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    55
    I can only speak from personal experience but intuition seems like a ballpark estimate. It isn't rational because it's used for general approximations.

    Logic is a tool we use to understand specific qualities of a problem. We attempt to analyze each individual factor and incorporate them into a comprehensive and usually linear series of demonstrative steps. By its nature, logic must be built from the ground up. There's no room for "skips".

    While it has the potential to be the most reliable tool, it's also slow and doesn't guarantee results. It all comes down to how the tool is used, and unfortunately it's often used to find patterns in problems where none exist, or is insignificant to the desired solution. Let's say I'm trying to cross a river... it won't get me anywhere to deduct the particle interactions of water. Instead it might be better to just focus on buoyancy (build a boat) or tension (build a bridge), but how do we know what factors are significant to the solution and which aren't without fully comprehending both the problem and solution first? That's where intuition comes in.

    Intuition is in the same family as logic but attempts to look at the big picture. It isn't concerned with the individual factors instead it attempts to see how the problem "flows" and directs our attention (and as a result our logic) to the most significant factors that we believe will bring about the desired results. It gets us in the general vicinity of the solution and we use logic to verify and refine it into theories. This is why some people build boats, bridges, swing from vines, attempt to swim, look for fallen trees, etc. They all use logic to finalize their solution, but intuition points them in the right direction.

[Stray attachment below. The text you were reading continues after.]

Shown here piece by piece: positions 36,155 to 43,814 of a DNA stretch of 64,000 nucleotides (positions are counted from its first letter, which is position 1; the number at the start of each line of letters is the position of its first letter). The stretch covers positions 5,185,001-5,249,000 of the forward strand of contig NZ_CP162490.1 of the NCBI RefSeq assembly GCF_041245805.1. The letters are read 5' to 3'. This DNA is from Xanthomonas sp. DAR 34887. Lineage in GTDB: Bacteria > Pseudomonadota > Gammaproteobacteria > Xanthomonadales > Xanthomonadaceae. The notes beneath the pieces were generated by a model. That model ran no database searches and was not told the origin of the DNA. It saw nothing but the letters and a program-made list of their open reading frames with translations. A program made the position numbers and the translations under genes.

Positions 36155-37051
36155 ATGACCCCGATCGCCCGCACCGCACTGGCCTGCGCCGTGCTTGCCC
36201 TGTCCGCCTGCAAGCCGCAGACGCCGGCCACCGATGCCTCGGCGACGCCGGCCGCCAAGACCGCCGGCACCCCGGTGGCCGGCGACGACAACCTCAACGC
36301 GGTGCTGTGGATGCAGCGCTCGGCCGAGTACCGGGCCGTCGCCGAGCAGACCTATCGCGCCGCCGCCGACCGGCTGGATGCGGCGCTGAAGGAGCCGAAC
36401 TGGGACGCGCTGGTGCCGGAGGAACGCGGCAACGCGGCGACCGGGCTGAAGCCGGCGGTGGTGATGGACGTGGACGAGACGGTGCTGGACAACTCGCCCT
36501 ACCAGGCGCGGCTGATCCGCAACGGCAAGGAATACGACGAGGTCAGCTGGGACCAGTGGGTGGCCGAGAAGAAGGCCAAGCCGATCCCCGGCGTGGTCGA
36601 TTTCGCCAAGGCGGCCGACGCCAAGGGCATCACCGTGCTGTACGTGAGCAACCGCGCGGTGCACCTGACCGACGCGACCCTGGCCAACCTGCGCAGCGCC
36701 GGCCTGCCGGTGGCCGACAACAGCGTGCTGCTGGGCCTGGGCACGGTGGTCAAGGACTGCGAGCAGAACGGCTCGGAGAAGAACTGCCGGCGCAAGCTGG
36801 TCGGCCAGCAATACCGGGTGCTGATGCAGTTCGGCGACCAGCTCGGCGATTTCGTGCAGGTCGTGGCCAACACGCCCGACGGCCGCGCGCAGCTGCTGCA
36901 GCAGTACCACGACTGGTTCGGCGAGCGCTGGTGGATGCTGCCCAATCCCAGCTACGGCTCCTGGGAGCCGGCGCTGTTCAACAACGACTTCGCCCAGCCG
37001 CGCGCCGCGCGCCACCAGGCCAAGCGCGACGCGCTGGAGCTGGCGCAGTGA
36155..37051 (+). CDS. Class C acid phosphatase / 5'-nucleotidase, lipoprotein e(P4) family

Intuition also prevents us from looking for solutions where none exist (or is relatively irrelevant), like attempting to throw mud into the river. Logically, you have enough mud to build a dam but the time and effort required is unnecessary where, intuitively, we know there's better solutions out there (and can later prove it using logic to factoring things in like time and resources).

    Without intuition, Einstein would never have come up with theory of relativity because there are too many factors involved that he had no real logical comprehension of (time, space, motion etc). It was intuition that drove him and logic forced the rest of us to accept it.
     
  10. BeHereNow Registered Senior Member

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    473
    I see intuition yielding understanding, and the rational yielding what I would call knowledge.
    That seem a bit ambigious, and vague.
    I'll find a better way to present it in a day or so.

    Logic and intuition do have similariteis, but I would say more striking differences rather than similarities (re: Intuition is in the same family as logic but attempts to look at the big picture. )
    I'll get back when I have more time.
     
  11. river

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    12,760
    my 2sense , the gut has 100million neurons

    part of intuition ?